According to provisional legislation announced earlier in the week, all new cars sold in the EU will be fitted with speed automation by 2022. This follows a proposal last year for semi-automation to be rolled out in Europe, which was met with mixed reactions.
The European Commission said in a statement that bringing down the number of road fatalities in Europe is its main priority. It’s estimated that the number of deaths is currently 25,000 a year, and that around 90% of these are due to human error, which is preventable.
The Commission went on to explain that these features could save thousands of lives, as well as preventing up to 140,000 injuries. It believes that, if the technology is made standard in new vehicles, major progress could be made by the year 2038.
Furthermore, it plans to introduce other mandatory features in the near future. This would include emergency braking systems, alcohol interlock systems, systems that will warn drivers should they become drowsy whilst driving, and electronic data recording systems.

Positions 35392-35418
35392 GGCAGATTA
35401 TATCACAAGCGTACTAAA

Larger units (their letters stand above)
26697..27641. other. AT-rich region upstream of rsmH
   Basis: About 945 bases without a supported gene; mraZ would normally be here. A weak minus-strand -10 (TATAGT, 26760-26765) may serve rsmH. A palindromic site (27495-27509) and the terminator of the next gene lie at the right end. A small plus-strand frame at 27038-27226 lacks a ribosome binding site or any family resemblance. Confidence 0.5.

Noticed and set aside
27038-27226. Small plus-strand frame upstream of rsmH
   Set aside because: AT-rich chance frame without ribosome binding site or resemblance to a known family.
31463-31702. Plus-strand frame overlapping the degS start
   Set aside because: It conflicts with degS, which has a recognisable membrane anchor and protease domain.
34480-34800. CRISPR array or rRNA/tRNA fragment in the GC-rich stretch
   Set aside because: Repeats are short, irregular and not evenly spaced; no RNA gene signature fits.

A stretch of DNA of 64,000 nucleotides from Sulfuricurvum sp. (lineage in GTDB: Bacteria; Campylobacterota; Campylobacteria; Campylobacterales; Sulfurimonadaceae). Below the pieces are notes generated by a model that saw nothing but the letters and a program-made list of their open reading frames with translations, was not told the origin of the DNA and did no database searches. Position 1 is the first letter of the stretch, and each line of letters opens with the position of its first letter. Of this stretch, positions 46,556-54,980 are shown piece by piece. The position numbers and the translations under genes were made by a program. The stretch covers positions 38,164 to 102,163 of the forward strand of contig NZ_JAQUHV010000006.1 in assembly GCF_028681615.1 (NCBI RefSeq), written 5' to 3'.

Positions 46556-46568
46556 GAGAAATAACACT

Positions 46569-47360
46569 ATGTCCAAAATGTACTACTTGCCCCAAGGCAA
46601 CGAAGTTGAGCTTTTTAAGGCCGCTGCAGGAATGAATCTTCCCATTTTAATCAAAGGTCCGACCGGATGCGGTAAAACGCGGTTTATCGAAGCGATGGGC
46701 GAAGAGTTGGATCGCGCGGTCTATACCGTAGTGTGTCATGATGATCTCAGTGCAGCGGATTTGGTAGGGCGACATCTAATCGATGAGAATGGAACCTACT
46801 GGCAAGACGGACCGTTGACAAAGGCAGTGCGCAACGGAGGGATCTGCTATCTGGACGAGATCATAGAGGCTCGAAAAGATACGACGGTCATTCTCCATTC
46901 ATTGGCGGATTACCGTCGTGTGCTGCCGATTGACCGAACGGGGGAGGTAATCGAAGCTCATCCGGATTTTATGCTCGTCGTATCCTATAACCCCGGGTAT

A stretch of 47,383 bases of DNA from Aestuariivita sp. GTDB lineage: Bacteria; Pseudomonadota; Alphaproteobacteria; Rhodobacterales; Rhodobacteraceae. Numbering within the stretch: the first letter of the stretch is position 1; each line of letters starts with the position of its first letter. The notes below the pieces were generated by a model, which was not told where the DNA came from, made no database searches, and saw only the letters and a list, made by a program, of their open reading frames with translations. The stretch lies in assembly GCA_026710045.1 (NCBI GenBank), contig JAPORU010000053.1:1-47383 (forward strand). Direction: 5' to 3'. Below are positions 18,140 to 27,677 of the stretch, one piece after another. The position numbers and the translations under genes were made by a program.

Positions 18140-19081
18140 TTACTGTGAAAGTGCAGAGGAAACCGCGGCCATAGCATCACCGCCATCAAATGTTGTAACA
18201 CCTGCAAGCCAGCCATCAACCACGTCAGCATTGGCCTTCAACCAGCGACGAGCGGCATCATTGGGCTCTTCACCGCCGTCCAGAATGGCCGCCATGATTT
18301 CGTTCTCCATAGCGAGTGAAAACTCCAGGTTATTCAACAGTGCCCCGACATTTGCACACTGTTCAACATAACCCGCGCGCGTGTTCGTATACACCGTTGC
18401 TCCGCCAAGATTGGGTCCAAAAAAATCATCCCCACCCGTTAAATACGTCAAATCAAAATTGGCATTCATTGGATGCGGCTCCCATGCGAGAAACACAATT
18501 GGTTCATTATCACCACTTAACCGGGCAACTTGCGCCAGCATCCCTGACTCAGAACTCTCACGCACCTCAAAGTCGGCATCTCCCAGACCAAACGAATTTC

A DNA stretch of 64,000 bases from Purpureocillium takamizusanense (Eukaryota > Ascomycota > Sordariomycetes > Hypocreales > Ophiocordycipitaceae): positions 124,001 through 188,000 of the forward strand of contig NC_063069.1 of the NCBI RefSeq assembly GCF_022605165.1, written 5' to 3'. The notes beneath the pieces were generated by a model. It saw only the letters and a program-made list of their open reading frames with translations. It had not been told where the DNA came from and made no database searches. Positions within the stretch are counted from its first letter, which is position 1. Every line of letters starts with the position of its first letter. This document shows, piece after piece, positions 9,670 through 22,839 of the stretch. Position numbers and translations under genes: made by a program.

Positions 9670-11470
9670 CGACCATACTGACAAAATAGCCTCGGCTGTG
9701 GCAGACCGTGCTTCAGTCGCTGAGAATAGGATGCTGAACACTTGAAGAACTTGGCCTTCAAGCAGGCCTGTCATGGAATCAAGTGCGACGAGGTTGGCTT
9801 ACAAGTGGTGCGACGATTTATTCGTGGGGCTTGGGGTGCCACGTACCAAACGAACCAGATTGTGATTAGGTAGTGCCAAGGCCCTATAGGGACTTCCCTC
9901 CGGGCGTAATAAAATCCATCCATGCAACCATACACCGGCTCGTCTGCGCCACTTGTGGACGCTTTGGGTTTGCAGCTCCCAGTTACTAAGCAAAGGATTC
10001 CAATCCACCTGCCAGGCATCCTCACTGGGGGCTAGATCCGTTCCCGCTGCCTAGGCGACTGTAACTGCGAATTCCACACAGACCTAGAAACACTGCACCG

Antonio Avenoso, executive director of the European Transport Safety Council said that “there have only been a handful of moments in the last 50 years which could be described as big leaps forward for road safety in Europe.”
“The mandatory introduction of the seat belt was one, and the EU minimum crash safety standards, agreed in 1998 was another If last night’s agreement is given the formal green light, it will represent another of those moments, preventing 25,000 deaths within 15 years of coming into force.”
Road safety groups have welcomed the change, as they say it’s vital for road safety and could save lives. ISA uses GPS to determine the speed limit whilst driving. It then automatically slows the car down if it exceeds the speed limit. However, this can be overridden by the driver if necessary.
When commenting on the news, Elzbieta Bienkowska, EU Commissioner for Internal Market, Industry, Entrepreneurship and SMEs said “with the new advanced safety features that will become mandatory, we can have the same kind of impact as when the safety belts were first introduced” and “many of the new features already exist, in particular in high-end vehicles.”
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